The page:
equitable distribution of education's
share of the tax moneys paid by tho
railroads of the state.
The resolution Is the outgrowth
especially of conditions in western Ne
braska, where the school districts on
the railroads are In a flourishing finan
cial condition, while the more remote
districts must call for state aid.
Farmer Tpkes Shot at Another.
Deatrke, Neb., April 1. William
Curren and John Hettledge, two fann
ers living near Adams, in tho north
cast part of Gage county, quarreled
over the possession o? a farm, which
was occupied by Curren, and when
Hettledge attempt to come on the
place Curren opened fire with a shot
gun. The shots failed to tako effect
nnd Curren escaped, boarding a train
for nls old home near Table Rock.
He was captured on a train he took
Expresa Agent Are Fined.
Beatrice, Neb., April 1. For block
ing the sidewalk with empty beer
cases, Frank Collett, local agent for
tho Adams Express company, and E.
S. Jenkins of Lincoln, route agent for
the company, were each fined $3 and
costs by Judge Ellis. The "empties"
had been left In front of the express
omce aud Collett's arrest followed.
Artists Meet Death by Gas.
New York, April 1. Two artists
met death by gas. one victim being
the octogenarian, Robert Layton New
ton, nnd the other Miss Louise Scho
held. Both were well known In their
profession, Newton for his skill In
colors and Miss Schofield as a land
Teachers Elect West Point Man.
Norfolk. Neh.. April 1. The North
Nobraska Teachers' convention ad
journed here after electing the follow
ing officers: President, O. R. Bowen
of West Tolnt; vice president. J. F.
Gilliver of Bloomfield; secretary, lit
tle Robertson of Plalnvlew; treasurer,
N. A. Housel of Madison.
Leads Minnesota Educators.
Minneapolis, April 1. C. G. naker
of Albert Lea was elected president of
the Minnesota Educational association
at the closing session.
ORDERS ON RATES
Stale Railway Commissioners'
Jurisdiction at Stake.
HEARING UPIN SUPREME COURT
Two-Cent Passenger Laws Included
In Acts That Will Come in Scope of
Tribunal's Action When Finally Giv
enVital to State's Right Men.
Washington, April 1. Their bulk
and importance rank the group of
state rate cases, taken up for consid
eration today by the supreme court,
as the biggest cases to come before
that tribunal this term.
State rate laws and orders in Mis
souri, Kentucky, West Virginia, Ore
gon, Minnesota, Arkansas and Ohio
will stand or fall by the decision of
the court. State rate orders in prac
tically every state of the union will be
swept out of existence If the court
finds that the orders and laws now In
question burden interstate commerce.
The record in the Missouri cases
alone covers ten thousand pages. This
represents more words than have been
Vttered In both the house and senate
during the present session of congress.
The justices are each supposed to
digest this record and the thousand
pages of briefs besides.
Two Questions Before Court.
The Minnesota cases are almost as
bulky and have been referred to as
the most comprehenslvee. The valid
ity of practically all maximum freight
rates in the states as well as the 2
cent passenger law is involved. Two
big questions are before the court.
The first, likewise, arising In cases
from the other six states, is whether
the reduction of state rates would re
quire the railroads to reduce similar
interstate rates and If such reduction
of state rates would be a burden on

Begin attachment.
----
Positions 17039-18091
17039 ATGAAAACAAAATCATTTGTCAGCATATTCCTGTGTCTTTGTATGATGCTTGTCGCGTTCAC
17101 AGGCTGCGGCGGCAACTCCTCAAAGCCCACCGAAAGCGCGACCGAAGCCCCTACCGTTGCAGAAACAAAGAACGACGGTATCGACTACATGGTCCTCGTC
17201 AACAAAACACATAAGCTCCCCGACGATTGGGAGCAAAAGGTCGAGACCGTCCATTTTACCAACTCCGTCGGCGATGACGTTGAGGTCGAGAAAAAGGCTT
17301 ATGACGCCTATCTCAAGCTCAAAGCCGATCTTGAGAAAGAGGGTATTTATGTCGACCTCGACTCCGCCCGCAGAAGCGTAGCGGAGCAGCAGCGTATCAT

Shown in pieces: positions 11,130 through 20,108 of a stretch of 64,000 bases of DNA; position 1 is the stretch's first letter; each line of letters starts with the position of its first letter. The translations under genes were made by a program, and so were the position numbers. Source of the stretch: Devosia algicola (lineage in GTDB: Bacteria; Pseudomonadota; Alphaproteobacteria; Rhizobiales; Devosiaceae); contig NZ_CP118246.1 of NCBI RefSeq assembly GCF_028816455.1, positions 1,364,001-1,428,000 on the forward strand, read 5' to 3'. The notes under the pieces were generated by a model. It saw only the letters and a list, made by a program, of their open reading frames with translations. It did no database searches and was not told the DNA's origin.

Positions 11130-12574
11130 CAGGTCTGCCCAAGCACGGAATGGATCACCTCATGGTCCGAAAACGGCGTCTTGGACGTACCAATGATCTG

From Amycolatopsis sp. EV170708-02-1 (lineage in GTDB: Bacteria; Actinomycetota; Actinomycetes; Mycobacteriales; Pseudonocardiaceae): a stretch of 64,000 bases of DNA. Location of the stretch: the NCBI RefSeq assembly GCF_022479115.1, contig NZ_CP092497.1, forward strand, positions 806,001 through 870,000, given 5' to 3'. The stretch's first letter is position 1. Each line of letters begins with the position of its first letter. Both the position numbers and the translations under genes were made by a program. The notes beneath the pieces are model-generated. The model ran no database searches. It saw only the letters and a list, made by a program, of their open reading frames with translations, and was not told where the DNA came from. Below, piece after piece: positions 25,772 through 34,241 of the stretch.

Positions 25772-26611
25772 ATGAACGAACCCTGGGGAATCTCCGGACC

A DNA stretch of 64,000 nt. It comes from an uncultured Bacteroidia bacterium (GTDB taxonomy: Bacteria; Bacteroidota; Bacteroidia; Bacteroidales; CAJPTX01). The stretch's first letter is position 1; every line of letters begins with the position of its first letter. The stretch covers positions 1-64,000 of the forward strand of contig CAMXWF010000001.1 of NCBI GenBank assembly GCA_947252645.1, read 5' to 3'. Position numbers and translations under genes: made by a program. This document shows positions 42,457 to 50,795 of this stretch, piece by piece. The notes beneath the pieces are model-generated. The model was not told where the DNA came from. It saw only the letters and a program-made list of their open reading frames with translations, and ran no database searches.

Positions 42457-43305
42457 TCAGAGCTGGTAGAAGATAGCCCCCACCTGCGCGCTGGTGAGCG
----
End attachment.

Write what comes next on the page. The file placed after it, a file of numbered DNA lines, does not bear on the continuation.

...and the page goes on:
Interstate commerce. The Minnesota
federal court held that it would be
such a burden. The other question Is
whether the rates confiscate the prop
erty of the railroads.
In answering the latter question in
the affirmative, the lower court adopt
ed the "reproduction cost new" of the
railroads as showing their fair value.
The state claims that was a wrong
basis. The state also objects to the
use of the gross earnings as the basis
for dividing the value between Inter
state and intrastate business between
passenger and freight rates.
Maximum Rate Laws In Point.
In the Missouri cases maximum
freight and the 2-cent passenger laws
are involve!. The federal court in
Missouri held the rates confiscatory,
but not a burden on Interstate com
merce. The controversy over valua
tion was avoided by an agreement to
regard three times the taxation valua
tion as the fair value.
The Kentucky case Involves the
constitutionality of the state railroad
commission act and the validity of re
duced rates on distilleries' supplies
from Kentucky points to Ohio Inland
cities. The railroads lost on ' both
points In the lower federal courts.
The West Virginia controversy re
lates merely to the validity of the 2
cent passenger law. The supreme
court of West Virginia held It did not
burden Interstate commerce and was
not consflcatory. Unsuccessful attacks
were made on the law because of its
penalty clause and its applicability
,nly on the steam railroads, and not
to electric railroads.
The Oregon cases are almost Iden
tical with the Kentucky cases. The
constitutionality of the Btate railroad
commission act and the validity ot
rates from Portland to other Oregon
cities In the eastern and southern
parts of the state are involved.' The
lower federal court upheld the law and
In the Arkansas cases the maxi
mum freight law and the 2-cent pas
senger law were found by the federal
district court to be confiscatory. The
valuation was placed at twice the tax
In the Ohio case the only question
involved Is the validity of a state rate
fixed by the Ohio railroad commission
on steam coal from eastern Ohio to
take Erie. Pittsburgh vein operators
objected to the rates on the Wheeling
aud Lake Erie. The railroad conten
tion Is that the freight is interstate
commerce, transhipped at Cleveland
and Huion, O., for lake cities In other
states. The railroad won below.
Two Men Killed In Holdup.
Portland. Ore., April 1. No trace
had been found by posses of a bandit
who shot George Hastings and Donald
M. Stewart in an attempt to hold up
the automobile In which they were rid
ing. Both men died. Bruce Stewart,
owne: nnd driver of the car, and Irving
Lnpton, the fourth occupant, wero
United Presbyterians to Meet.
Spokane, Wash., April 1. General
oificlals and two delegates from every
state In the union In which the denom
ination Is represented will attend the
session of the home mission board of
the United Presbyterian church of
North America In Spokane, May 15 22.
Third Set of Teeth Fatal.
Rvston, April 1. The cutting of her
third set of teeth Is held responsible
for the death of Mrs. Margaret New
man, clght ftve years old, of Chelsea.